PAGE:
Google Pixel: The iPhone Killer?

This week’s news is all about Google’s Pixel: the new phone from Google – and from what i’ve seen so far they have pretty much nailed it! After a few disappointing weeks of tech news – Snap Inc. and Apple, I’m looking at you – we finally seem to be seeing some real innovation and progress in the mobile sector. So, what’s on offer?

AI Is King

Google Assistant is the Pixel phone’s USP, and they have placed it at the heart of the user experience. In a highly competitive market, where Apple and Samsung dominate (but neither have been able to crack the integrated and intelligent personal assistant), AI is the new battleground.

Earlier this year, I wrote about the competitive advantage of AI incorporation, and how this technology will eventually be used to interlink many products from a single company. It now looks like Google is positioning itself to do exactly that, with Pixel Phone and Home Speaker working in unison to bring the Google Assistant to life.

Competitive Advantages

Google Assistant can hold a conversation, in which one question or command builds on the last, rather than dealing with each request in isolation – a point which has caused the most devoted Siri fans much frustration over the years (and leading to situations like this).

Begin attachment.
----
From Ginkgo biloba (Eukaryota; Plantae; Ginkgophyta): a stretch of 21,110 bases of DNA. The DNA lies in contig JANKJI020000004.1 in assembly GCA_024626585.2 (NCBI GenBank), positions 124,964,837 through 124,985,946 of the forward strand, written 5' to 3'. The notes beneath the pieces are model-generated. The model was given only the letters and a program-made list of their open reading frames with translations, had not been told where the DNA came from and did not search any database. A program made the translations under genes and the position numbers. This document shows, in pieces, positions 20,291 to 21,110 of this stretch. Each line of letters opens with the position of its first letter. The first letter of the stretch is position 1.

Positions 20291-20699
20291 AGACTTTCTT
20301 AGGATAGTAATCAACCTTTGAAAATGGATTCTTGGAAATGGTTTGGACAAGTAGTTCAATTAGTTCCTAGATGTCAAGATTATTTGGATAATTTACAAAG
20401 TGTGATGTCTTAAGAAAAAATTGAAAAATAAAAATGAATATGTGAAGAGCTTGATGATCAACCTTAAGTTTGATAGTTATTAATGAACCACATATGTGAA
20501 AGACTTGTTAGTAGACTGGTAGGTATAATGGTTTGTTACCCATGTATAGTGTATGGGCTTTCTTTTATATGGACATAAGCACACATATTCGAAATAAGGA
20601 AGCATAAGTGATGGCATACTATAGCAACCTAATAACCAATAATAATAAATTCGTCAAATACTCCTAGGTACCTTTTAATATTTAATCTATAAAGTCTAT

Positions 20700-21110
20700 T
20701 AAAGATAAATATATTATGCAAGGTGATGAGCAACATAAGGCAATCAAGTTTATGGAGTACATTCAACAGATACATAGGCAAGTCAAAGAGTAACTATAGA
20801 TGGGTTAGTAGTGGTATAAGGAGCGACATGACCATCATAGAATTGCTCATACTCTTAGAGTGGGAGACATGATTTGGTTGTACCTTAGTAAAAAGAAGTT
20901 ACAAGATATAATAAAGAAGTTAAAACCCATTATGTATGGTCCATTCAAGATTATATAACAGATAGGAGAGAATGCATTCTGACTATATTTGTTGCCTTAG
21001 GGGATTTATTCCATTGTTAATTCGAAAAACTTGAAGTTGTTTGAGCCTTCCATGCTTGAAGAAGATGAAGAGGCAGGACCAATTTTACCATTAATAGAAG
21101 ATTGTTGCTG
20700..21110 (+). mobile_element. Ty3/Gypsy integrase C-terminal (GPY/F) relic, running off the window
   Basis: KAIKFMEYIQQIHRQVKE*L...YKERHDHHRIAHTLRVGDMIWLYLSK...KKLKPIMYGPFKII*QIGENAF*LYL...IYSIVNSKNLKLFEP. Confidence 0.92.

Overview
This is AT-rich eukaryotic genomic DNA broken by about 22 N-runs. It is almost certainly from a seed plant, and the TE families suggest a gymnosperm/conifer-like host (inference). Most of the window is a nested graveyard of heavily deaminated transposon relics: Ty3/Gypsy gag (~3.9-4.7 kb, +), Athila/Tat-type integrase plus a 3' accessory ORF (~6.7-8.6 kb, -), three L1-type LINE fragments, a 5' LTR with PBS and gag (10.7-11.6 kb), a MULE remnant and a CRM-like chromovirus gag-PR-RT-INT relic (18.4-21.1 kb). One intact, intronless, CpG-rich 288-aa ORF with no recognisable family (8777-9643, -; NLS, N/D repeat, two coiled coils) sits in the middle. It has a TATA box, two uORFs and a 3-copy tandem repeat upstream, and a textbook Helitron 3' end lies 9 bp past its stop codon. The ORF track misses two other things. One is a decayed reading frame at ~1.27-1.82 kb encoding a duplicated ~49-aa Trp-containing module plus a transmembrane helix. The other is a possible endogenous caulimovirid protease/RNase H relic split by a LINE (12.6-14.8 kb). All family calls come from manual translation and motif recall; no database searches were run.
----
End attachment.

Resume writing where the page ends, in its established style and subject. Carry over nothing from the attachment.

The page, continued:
It also draws on Google’s Knowledge Graph database, which links together information on more than 70 billion subjects, and has been in use for four years, giving immediate access to a massive amount of useful information.

Google have also addressed one of the biggest achilles heals with the Pixel Phone: it will come with the latest, previously unreleased Android version as standard, and will automatically update to the latest OS. This is one very clear benefit of controlling the vertical

One-Up on Apple

Some of the Pixel’s features have been included in a clear attempt to overtake Apple’s progress and fill in where the iPhone fell short. Almost all the high-profile fails reported with the iPhone 7 have been addressed in the latest Google Announcement, with the launch marketing having a bit of fun at Apple’s expense.

  • Google will also provide a ‘Quick Switch Adapter’ to import iMessage data, photos, videos, contacts and other data directly from Apple’s iPhone, in a move which clearly targets disenfranchised Apple users.
  • Every photo or video the user takes with the phone’s highly-rated cameras are automatically saved in Google’s cloud for free, at full resolution – for life – a clear UX win for Google.
  • The Pixel incorporates premium product design & iPhone-matched price points, which are simply a necessity for any product hoping to compete at the top end of the mobile device market.
  • Finally, the Pixel includes both a flush camera lens and a standard headphone jack – which may not be top of the list for every early adopter, but I know for a fact that it certainly is a sore point for some devoted Apple fans!